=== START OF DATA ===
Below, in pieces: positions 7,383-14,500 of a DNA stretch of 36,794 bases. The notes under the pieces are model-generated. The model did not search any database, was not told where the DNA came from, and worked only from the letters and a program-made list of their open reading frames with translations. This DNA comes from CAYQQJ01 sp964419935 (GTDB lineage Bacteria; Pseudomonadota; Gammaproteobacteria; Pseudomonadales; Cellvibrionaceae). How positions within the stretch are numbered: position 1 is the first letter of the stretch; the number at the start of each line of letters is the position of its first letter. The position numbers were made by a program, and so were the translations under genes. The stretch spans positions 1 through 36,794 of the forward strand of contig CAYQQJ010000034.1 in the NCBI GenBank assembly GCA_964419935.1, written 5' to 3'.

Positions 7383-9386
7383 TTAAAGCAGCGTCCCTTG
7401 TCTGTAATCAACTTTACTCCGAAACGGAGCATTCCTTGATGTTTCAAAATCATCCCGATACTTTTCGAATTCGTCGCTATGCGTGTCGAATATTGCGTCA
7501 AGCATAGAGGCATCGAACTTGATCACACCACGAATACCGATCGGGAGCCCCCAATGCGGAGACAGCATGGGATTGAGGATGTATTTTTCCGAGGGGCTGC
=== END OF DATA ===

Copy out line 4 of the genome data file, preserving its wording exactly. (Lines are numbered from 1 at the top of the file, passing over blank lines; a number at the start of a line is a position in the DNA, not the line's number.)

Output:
7401 TCTGTAATCAACTTTACTCCGAAACGGAGCATTCCTTGATGTTTCAAAATCATCCCGATACTTTTCGAATTCGTCGCTATGCGTGTCGAATATTGCGTCA